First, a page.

Minnesota health officials are investigating after nine people got E. coli at the Rice County Fair. At least five of those people had to be hospitalized.
A popular Lake Calhoun beach is closed due to high levels of E. coli. Thomas Beach closed Thursday when regular testing found high levels of the bacteria. Thomas Beach was the site of the Minneapolis Aquatennial beach bash last Sunday.
Before you take your next flight, you may want to take along a little extra hand sanitizer. New research shows bacteria can hang around on airplane surfaces for more than a week.
With Memorial Day weekend coming up, officials at Blue Mounds State Park in southwest Minnesota are dealing with the discovery of E. coli in the water. The park’s website says the water system serving the office and main campground tested positive for the bacteria May 12 and is not safe for drinking.
State health officials said Friday at least three people have been diagnosed with E. coli from swimming near Big Island on Lake Minnetonka over the Fourth of July holiday. Health officials said the illnesses happened with young adults that were all within the seven-county Twin Cities metro.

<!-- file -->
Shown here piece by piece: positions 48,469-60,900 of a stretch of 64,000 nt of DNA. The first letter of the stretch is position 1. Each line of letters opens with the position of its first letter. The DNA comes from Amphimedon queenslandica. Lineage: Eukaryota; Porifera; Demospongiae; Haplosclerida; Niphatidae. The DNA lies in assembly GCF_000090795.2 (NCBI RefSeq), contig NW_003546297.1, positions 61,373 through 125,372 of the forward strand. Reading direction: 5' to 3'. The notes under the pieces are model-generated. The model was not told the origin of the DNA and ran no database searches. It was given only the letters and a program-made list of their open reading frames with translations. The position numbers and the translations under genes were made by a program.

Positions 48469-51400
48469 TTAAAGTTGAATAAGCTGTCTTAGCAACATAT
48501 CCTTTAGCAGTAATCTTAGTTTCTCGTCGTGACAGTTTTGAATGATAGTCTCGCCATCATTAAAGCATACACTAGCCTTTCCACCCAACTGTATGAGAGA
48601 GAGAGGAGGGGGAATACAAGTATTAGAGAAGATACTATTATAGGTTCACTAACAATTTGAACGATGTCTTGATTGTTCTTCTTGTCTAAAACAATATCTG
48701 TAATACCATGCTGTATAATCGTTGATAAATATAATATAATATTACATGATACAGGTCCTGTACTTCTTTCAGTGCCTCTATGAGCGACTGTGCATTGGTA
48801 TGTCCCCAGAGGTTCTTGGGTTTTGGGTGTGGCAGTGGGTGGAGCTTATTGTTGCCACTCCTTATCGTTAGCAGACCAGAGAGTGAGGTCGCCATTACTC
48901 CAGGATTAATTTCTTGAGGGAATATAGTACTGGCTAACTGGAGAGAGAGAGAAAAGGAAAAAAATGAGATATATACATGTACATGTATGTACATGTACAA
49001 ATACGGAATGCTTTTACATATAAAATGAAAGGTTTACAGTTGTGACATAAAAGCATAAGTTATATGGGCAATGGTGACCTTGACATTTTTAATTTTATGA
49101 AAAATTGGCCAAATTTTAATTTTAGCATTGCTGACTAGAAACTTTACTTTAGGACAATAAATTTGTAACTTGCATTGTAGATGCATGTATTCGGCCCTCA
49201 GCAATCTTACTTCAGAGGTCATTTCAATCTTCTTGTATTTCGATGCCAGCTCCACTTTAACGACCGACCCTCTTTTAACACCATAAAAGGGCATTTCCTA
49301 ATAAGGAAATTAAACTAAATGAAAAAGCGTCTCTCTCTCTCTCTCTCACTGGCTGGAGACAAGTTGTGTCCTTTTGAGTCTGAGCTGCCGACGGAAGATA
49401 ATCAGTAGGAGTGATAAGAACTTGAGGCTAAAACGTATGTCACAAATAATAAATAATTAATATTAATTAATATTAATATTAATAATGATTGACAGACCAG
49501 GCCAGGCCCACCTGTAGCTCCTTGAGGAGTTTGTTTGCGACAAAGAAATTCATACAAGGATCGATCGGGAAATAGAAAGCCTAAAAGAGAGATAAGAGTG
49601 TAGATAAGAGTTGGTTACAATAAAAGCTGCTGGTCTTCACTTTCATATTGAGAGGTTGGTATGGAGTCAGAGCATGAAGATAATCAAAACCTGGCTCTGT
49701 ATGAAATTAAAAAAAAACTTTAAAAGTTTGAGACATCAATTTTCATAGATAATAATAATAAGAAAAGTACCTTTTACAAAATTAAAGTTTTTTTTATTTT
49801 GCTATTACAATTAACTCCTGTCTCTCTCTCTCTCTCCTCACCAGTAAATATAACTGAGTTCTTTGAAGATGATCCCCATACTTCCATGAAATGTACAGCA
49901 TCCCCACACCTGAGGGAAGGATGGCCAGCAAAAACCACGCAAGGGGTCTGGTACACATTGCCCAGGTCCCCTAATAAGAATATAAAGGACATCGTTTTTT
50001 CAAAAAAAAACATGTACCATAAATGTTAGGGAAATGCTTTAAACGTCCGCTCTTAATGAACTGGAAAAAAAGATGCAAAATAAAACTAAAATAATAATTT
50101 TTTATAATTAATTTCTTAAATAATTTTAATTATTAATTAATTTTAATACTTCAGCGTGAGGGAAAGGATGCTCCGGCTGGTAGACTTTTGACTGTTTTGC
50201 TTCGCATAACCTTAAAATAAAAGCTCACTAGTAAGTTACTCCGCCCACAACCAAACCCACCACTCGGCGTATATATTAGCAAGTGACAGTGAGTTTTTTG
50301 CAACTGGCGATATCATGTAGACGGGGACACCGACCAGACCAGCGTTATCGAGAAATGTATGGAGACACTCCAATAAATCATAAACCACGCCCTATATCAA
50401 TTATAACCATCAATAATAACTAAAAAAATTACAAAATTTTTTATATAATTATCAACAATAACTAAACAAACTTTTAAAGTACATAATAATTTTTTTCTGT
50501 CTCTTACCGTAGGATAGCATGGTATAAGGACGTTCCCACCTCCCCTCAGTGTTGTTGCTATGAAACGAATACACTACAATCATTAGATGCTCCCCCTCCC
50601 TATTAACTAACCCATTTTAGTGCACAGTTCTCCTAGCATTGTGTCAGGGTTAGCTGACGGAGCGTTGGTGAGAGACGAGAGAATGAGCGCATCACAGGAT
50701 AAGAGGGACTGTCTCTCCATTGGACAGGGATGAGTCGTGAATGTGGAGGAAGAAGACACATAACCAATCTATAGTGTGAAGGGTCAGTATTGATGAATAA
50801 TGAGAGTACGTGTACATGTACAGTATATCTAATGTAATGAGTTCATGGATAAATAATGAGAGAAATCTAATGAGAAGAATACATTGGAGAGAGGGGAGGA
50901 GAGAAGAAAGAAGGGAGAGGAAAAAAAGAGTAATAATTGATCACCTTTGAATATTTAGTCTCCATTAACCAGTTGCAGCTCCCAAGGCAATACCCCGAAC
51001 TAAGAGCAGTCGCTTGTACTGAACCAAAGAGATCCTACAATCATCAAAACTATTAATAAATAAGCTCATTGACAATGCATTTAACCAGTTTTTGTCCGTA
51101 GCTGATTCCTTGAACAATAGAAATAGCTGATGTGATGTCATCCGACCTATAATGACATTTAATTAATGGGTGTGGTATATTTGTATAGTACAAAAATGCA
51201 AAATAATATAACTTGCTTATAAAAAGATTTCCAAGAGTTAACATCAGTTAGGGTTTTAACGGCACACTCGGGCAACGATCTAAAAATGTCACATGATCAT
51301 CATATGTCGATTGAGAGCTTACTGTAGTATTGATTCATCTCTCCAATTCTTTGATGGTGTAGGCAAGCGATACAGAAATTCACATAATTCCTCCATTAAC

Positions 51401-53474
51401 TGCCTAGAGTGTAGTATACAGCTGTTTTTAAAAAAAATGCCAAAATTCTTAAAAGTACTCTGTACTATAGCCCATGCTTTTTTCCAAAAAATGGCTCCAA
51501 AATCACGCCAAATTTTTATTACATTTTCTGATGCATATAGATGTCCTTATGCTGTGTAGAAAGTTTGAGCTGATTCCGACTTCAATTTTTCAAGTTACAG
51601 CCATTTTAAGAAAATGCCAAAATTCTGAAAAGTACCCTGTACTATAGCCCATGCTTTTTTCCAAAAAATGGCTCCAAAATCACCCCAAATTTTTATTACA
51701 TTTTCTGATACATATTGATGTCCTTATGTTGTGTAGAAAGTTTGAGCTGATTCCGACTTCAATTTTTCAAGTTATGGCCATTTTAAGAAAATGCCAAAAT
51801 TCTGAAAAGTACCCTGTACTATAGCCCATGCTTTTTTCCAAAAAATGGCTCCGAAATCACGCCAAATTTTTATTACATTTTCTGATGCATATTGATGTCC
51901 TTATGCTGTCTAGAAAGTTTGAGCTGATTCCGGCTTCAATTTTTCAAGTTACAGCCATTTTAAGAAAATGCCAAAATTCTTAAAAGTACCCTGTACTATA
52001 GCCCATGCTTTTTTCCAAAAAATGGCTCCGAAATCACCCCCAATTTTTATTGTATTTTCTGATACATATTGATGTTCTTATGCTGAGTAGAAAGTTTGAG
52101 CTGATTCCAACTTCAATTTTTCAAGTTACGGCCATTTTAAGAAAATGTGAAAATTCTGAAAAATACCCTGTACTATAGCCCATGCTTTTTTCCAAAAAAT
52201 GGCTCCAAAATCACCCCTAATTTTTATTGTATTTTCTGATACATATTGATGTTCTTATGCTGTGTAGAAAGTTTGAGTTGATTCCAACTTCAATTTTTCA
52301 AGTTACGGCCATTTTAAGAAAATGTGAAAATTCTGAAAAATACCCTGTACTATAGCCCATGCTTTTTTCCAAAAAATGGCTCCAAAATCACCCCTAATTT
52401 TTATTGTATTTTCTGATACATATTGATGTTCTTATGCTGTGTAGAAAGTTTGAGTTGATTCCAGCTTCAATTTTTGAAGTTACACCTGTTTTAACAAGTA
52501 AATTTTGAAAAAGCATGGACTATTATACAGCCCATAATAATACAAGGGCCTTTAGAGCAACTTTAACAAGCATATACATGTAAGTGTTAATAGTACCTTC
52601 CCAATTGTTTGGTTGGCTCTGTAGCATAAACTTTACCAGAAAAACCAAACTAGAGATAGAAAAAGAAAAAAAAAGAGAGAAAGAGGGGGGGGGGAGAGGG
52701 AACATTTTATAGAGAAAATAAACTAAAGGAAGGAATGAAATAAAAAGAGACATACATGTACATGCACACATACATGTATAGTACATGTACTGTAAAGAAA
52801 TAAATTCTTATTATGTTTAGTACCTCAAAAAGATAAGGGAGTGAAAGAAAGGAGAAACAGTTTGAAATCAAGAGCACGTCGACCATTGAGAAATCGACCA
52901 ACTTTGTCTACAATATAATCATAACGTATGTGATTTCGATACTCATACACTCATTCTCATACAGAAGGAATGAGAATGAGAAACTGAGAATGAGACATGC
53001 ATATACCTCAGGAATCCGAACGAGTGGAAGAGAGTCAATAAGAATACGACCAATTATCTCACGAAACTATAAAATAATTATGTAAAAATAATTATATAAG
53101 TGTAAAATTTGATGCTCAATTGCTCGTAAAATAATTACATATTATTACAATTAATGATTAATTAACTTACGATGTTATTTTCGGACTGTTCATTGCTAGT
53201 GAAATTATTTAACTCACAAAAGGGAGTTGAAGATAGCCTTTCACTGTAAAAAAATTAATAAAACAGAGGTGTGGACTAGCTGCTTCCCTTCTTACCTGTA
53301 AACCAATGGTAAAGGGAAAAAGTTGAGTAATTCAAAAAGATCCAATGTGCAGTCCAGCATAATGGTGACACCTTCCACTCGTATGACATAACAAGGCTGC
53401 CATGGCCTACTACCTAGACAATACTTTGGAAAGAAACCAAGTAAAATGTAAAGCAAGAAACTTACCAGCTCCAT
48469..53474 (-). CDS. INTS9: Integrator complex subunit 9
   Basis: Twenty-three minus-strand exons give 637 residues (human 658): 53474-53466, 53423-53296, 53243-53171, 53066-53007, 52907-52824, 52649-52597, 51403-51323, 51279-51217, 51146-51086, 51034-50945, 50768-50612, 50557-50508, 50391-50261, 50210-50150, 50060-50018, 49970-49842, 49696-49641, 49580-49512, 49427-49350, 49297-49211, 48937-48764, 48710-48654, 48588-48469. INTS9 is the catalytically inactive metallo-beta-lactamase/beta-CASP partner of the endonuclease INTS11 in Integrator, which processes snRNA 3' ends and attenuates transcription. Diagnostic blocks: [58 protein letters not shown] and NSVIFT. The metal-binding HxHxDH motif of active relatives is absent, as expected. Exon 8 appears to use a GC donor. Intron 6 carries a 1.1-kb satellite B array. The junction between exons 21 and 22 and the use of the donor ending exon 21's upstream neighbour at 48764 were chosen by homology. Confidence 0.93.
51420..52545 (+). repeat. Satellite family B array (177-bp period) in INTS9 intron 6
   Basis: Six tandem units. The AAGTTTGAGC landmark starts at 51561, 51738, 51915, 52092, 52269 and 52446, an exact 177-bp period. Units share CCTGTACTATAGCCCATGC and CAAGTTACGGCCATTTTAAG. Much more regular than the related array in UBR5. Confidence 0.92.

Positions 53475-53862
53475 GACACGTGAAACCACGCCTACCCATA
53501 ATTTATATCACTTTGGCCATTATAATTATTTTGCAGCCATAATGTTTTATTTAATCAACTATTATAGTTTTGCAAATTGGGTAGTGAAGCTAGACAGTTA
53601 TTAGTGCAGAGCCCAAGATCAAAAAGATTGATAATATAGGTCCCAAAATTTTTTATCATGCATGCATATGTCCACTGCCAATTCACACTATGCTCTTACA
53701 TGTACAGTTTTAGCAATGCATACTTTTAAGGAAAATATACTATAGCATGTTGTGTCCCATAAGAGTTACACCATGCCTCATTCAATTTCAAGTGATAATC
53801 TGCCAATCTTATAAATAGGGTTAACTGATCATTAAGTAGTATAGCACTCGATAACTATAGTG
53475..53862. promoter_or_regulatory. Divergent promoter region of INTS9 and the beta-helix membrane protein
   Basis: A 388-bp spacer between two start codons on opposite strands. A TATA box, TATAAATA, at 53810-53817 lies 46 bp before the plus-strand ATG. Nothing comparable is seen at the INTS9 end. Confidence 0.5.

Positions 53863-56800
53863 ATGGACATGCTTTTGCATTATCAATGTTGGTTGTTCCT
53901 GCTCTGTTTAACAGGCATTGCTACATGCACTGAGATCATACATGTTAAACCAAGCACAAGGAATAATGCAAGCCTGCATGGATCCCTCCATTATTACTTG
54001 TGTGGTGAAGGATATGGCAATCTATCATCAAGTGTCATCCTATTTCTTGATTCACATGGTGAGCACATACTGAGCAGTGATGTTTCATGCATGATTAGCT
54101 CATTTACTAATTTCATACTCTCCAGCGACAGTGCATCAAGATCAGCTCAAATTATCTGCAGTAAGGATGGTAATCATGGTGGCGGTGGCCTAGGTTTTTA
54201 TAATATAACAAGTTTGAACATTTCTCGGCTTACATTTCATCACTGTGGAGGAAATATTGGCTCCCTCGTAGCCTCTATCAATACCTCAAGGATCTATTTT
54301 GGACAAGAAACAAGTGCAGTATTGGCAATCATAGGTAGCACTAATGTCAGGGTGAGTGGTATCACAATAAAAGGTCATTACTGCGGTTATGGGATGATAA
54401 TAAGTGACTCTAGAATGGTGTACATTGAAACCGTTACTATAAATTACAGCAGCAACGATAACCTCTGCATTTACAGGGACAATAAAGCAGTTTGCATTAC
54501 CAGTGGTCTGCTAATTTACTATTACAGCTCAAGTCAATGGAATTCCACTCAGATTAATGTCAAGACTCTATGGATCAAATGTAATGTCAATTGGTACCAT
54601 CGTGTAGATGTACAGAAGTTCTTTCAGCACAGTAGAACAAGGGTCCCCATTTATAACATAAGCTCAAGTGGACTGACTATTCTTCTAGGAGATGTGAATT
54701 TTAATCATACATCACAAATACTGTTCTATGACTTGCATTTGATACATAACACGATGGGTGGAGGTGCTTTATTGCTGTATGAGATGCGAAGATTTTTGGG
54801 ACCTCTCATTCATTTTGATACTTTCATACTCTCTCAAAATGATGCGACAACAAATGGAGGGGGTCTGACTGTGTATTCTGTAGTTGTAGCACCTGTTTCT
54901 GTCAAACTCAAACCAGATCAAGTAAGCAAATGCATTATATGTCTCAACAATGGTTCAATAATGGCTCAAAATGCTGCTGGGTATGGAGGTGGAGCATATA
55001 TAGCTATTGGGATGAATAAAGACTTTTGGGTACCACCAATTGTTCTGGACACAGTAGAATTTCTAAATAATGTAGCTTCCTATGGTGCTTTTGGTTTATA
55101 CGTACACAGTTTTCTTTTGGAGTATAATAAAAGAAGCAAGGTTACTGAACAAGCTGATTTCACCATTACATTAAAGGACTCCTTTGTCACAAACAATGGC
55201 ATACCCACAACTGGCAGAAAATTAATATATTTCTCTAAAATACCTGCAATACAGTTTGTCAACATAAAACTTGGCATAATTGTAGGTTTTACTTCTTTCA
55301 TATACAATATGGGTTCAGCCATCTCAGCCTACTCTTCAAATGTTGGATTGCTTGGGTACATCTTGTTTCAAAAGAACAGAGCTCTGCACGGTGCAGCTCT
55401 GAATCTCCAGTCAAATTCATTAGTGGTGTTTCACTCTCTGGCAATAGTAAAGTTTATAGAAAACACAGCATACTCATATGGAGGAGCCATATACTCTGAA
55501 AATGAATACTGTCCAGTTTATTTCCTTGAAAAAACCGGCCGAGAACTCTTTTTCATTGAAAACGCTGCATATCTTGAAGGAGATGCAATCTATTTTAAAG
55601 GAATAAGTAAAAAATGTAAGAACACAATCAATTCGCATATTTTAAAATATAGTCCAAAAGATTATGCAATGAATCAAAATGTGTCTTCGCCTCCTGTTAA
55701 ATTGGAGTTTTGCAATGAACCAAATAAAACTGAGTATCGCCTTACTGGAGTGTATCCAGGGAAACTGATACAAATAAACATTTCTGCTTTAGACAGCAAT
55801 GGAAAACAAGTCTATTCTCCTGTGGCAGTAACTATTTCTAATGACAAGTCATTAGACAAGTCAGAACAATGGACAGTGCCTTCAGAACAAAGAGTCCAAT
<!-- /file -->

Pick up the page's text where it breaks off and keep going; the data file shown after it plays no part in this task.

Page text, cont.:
Minnesota officials are investigating after 13 people became sick with salmonella linked to eating unpasteurized cheese.
It’s that time of year to rake the leaves — bags upon bags can be seen lining the streets.
The DNR may have a new weapon against an invasive species that’s threatening Minnesota lakes.
A water advisory has been issued in West St. Paul, urging residents to refrain from drinking the tap water.
A swimming beach at Lake Harriet is still closed because of E. Coli bacteria. And more beaches are being tested.
The Lake Harriet Southeast Beach is temporarily closed, due to high bacteria levels, according to the Minneapolis Park and Recreation Board.
The story made national headlines — a college student in Georgia diagnosed with a flesh-eating bacteria that cost her a leg.
Water is off limits in Hammond, Wis.
One particular aquatic invasive species threatening Minnesota’s lakes and rivers might someday be controlled by using a natural bacterium found in the soil.